"During the first World War, we just had more fun. 'Course, we were just kids. The trains would go through carrying the soldiers. Opal's family had a jitney at that time ... we called it the jitney. It was a Ford sedan, and it had to be cranked. We'd hear a whistle and out I'd go, and mom would say, 'Oh, you crazy girls.' And we'd follow the train, we'd go waving, you know, right straight down to Saugus, and then we'd turn around and come back. Or we'd go the other way, we'd wave up as far as we could go, just up to the crossing and then the train went up into the tunnel.
"But we had a lot of fun, Opal and I, a lot of fun. That poor jitney, it just went up and down, and we waved and waved and waved, that first World War. All the boys left, see."
"We got along. It (the war) didn't seem to be a hardship, that I can remember. It meant doin' without. We had to do without a lot of things trying to do for the boys. But nobody was rich in those days.
"The only tragedy was when Ace Hunter came back from overseas. He committed suicide. I never did find out why.
"He was such a nice boy. We'd go horseback riding, and I says, 'Oh I'd love to ride your dad's horse.' (Ace's father was a cowboy for Tom Mix.) And he says, 'I'll ask him.' I says, 'Yeah, do.' And his father says, 'OK,' he says, 'you tell Irene, don't ever ask me to let anybody else ride my mare, they'll ruin her; but Irene knows how to ride.'
"So, I took a ride one day, and she was a beautiful mare.
"Those are the things that I remember. All of that happened before he went away to war."
* * *
Life in Newhall was not luxurious, but neither was it beggarly.
"We always had food, that's one thing. It doesn't seem right that there's so many starving people today. And all this food that's being wasted and everything. We never were without a meal.
"When I was widowed and came back to Newhall in 1957, I remember a lot of people being hungry. I told the minister about it. They were across the track. A lot of people don't know that there's people who are too proud to say, 'I need something to eat.'
"In '57, you were getting modernized and things were different. You didn't have a garden where you could grow food and what have you. We always used to have onions or carrots or something growing out in the yard. Cabbage. But then they got so people didn't want to do those things."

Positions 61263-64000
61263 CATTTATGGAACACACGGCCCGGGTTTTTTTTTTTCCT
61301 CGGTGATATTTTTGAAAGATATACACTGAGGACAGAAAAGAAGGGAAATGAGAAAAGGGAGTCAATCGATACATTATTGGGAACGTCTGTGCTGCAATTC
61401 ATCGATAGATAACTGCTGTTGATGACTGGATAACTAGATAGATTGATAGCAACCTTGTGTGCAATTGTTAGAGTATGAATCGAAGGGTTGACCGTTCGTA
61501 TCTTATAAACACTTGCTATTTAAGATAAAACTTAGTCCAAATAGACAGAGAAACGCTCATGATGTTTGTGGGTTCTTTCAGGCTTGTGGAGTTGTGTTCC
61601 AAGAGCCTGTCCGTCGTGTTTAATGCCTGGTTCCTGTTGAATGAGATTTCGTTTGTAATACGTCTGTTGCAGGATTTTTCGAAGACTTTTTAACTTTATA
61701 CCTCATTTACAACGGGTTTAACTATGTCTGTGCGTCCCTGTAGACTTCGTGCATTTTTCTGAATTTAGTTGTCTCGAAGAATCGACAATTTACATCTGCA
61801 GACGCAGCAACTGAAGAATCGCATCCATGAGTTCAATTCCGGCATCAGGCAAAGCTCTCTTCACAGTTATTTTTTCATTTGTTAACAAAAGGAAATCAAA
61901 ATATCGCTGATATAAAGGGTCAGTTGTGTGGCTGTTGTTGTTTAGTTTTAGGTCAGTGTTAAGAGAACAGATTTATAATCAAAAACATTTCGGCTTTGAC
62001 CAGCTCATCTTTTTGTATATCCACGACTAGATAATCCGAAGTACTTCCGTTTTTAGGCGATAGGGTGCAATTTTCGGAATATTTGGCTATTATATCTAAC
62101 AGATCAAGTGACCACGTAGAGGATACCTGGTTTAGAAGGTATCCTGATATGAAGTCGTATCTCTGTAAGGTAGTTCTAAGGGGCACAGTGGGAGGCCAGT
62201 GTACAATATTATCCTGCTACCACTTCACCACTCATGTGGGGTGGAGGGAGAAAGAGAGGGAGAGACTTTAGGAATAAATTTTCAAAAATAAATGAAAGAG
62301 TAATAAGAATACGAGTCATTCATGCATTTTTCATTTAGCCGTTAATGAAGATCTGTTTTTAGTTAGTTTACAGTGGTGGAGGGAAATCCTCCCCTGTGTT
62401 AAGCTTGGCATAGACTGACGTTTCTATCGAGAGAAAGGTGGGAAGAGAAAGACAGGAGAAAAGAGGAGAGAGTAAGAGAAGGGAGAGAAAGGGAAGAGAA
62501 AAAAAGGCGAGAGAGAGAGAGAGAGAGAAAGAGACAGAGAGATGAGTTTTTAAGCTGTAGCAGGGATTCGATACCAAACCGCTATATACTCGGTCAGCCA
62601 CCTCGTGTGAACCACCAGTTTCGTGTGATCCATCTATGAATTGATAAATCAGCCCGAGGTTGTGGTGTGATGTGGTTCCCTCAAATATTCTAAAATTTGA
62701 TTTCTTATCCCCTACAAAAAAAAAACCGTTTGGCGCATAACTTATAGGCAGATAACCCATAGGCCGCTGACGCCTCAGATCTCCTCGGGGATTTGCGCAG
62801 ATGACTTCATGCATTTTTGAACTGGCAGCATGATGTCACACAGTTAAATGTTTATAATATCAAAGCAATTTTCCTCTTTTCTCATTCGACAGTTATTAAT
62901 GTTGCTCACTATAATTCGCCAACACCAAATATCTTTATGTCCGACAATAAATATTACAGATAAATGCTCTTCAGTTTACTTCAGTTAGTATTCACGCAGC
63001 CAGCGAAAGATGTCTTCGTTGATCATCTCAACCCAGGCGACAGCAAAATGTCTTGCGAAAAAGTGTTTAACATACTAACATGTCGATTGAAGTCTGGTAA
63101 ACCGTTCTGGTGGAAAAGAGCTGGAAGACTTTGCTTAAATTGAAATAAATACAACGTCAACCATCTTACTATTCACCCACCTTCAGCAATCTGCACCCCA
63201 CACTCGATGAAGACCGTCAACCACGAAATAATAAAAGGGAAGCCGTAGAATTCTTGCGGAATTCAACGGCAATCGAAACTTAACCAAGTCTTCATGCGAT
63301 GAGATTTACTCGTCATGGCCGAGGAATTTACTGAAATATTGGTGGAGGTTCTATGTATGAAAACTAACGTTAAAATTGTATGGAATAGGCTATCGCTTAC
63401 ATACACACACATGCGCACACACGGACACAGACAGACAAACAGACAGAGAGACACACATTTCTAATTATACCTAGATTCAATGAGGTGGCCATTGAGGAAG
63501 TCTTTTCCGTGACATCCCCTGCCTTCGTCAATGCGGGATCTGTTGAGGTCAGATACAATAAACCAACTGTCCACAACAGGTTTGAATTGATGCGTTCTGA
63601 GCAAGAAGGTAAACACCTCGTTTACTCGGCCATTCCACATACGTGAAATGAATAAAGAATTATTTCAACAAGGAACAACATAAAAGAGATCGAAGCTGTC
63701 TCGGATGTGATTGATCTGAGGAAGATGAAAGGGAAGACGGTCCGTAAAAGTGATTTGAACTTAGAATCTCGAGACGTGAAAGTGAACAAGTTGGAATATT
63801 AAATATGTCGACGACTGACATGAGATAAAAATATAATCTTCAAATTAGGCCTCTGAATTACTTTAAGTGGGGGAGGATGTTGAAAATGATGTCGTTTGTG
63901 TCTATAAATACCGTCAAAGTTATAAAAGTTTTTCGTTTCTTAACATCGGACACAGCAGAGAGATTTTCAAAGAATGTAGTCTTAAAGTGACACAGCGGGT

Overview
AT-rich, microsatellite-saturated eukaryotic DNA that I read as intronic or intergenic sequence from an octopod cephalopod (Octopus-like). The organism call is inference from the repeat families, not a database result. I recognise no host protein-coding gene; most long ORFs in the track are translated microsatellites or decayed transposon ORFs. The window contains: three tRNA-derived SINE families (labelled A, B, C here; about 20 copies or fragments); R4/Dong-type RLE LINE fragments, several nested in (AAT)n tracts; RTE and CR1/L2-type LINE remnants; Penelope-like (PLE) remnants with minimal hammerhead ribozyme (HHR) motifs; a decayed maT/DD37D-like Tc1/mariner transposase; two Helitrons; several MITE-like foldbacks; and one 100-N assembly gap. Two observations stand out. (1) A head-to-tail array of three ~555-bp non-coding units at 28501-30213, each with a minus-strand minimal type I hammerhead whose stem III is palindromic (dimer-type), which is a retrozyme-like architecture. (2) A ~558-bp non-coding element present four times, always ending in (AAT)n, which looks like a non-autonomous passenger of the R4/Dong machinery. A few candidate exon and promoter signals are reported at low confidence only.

* * *
In the days when Irene was growing up, if anyone got sick, a doctor from San Fernando would be called, and he would take care of all the sick people at once.
"In those days they used to have all these old remedies. You can buy them in the drugstore today." She remembers her mother using "joint," which was supposed to have been good for the kidneys; swamproot; elderberry flower tea, to purify the blood; and watercress, for the liver.
Few modern amenities were available.
"In those days, we didn't have a bathtub. We all had to bathe in a galvanized tub, and we had to do our washing that way. So, every Saturday it was a hassle. There was three of us girls, and we all wanted to get our washing done first."
For hot water for washing and bathing, they built a fire outside and heated a kettle on rocks.
"We had a faucet outside with cold water. My stepfather's mother used to say, 'Go out there and use those faucets, that's good for your faces, tighten your skin.' We used to do that, and she was right. Nowadays they tell you to use ice."
At 86, Irene has very few wrinkles.
"Early days in Newhall were really something else, because we had no transportation over the hill until we got our car."
Since she knew nothing different, though, life did not seem inconvenient.
"You can't even squeeze an orange today. You have to have an electric machine to do it."
* * *
Entertainment was found in everyday activities.
The arrival of relatives was always a joyous occasion. "Everything was a big deal in those days.
"It didn't take much to entertain us. For Christmas we'd be all evening stringing popcorn and cranberries."
Irene and Opal rode up Pico Canyon to pick holly for Christmas decorations.
"Sundays, we'd usually have dinner early, about two o'clock. After we got the car (the first or second in Newhall, a Hudson '33), we'd all go for a ride to a canyon someplace, and then come back and have chocolate pudding, a Spanish dish. Maybe my mother had baked a cake. They were all plain cakes."
Irene remembers when Prohibition was enacted. She was working as a housekeeper in Santa Ana, and mock funeral ceremonies were held for the barleycorn. Men put whisky bottles in coffins and marched around singing.
* * *
Irene knew her husband Mack for six years before they married. For most of his life, Mack McKibben was an engineer for Southern Pacific Railroad. Early in their marriage, he was laid off and they borrowed money to open a gas station on what is now Figueroa in Los Angeles. They saved their money and bought a meat delivery route.
* * *
When the Depression came, it passed the McKibbens by.